adventure, you are advised to pack plenty of Zantac, as frustration shall be
your constant ration.
Ultima IX Ascension is an important game. It is the conclusion of the
Ultima series, one of the longest running and most widely respected role-playing
series on the PC, and it is also the last single player game that Origin systems
will ever release. So it is a pity that the entire game will most likely be
known not for its splendid design, gripping plot, or rich atmosphere, but rather
as an example of what's wrong in the gaming industry.
First, what is right. The gaming system in Ultima IX is just about
as good as it gets. Playing from an isometric 3D perspective, you control the
Avatar on his quest through Britannia. The interface is similar to the previous
games, with a backpack for storage, spell-book for casting, and a compass for
navigation. New to Ultima IX is a toolbelt for quick weapon equipping,
using potions, etc. The mouse is used for controlling the viewpoint, but whenever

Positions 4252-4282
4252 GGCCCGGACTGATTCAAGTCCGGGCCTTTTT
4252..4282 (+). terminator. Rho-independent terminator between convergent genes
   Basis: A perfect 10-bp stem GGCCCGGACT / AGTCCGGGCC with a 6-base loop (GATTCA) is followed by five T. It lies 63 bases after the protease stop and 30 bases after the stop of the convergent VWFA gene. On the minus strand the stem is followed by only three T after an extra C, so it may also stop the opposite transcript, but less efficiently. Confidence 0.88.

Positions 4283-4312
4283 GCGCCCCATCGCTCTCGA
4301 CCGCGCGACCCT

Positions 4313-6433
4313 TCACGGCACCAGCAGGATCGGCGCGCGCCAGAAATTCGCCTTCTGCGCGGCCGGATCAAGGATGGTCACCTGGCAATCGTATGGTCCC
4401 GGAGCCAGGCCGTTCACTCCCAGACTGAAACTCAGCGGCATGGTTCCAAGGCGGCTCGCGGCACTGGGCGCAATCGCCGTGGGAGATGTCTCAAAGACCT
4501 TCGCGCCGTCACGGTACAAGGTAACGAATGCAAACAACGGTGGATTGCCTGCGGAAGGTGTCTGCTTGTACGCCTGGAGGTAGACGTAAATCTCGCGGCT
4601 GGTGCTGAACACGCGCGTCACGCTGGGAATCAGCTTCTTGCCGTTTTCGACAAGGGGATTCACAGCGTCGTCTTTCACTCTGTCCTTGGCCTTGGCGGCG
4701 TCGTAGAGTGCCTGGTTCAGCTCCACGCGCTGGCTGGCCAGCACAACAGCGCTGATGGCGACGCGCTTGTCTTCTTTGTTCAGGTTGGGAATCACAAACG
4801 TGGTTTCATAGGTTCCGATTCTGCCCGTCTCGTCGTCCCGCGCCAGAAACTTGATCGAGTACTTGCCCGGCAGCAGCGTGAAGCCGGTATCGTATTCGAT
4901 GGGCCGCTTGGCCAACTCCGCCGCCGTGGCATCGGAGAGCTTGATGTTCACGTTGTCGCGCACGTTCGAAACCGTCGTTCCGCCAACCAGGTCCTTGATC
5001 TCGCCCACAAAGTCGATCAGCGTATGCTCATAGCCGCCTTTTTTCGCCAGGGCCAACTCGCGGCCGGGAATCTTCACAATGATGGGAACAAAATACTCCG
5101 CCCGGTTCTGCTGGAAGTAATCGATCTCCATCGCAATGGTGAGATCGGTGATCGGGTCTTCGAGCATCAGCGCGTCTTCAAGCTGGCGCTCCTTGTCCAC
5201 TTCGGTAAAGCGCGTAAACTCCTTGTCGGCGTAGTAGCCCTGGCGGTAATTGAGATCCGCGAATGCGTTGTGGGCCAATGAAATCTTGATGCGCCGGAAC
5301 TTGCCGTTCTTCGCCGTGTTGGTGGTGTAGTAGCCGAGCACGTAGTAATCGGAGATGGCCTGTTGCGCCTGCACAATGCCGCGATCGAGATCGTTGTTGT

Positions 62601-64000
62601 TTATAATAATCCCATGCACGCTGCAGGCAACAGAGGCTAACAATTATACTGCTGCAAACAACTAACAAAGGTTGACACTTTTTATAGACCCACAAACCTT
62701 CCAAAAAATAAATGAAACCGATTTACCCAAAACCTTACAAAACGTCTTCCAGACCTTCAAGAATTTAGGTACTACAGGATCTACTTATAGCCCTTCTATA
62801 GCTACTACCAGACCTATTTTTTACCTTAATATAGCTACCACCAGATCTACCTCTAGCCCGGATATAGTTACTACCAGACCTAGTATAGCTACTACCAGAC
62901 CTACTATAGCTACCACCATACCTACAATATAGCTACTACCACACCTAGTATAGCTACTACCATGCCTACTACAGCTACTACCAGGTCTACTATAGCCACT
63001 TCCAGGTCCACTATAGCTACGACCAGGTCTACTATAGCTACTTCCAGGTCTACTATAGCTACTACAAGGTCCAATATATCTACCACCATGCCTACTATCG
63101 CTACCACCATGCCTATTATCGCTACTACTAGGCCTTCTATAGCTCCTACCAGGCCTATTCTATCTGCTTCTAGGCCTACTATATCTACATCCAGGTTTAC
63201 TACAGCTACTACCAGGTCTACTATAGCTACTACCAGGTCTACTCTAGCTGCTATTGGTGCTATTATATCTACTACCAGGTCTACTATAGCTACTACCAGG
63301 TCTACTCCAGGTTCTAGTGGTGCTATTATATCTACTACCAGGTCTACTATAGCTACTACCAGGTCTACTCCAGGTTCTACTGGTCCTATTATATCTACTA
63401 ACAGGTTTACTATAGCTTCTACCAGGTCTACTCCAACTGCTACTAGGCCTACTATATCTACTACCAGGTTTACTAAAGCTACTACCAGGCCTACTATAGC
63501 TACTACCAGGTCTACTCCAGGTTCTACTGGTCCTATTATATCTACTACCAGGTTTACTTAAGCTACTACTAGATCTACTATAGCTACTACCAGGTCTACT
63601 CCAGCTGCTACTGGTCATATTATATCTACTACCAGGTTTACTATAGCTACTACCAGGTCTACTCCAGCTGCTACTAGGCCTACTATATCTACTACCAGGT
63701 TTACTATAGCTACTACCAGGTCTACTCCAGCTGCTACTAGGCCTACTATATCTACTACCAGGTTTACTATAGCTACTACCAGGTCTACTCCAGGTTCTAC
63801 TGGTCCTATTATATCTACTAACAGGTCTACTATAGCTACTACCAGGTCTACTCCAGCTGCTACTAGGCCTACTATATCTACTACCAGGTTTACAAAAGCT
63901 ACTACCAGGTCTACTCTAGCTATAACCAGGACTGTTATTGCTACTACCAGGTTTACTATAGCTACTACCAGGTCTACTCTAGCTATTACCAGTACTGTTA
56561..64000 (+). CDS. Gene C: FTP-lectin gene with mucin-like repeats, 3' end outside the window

an item is picked up, the old mouse interface for moving objects with the little
"hand" is still there. All in all, the interface feels like Ultima VII drawn
out into a 3D perspective. Although it would be nice to be able to re-configure
the controls, the system is nonetheless seamless and intuitive.
The 3D perspective was thought to be a gamble when it was first announced,
but the result is clearly a more immersive game. You really feel a connection
with Britannia as a gamer. Ultima IX is a shining example of how successful
the synergy of adventuring, fighting, and character development can be.
Once you get into the game, Ultima IX really shows its charms. Although
at first your path is clearly set and your spell-casting and combat options
are limited, your abilities flower as the game unfolds. As you vanquish the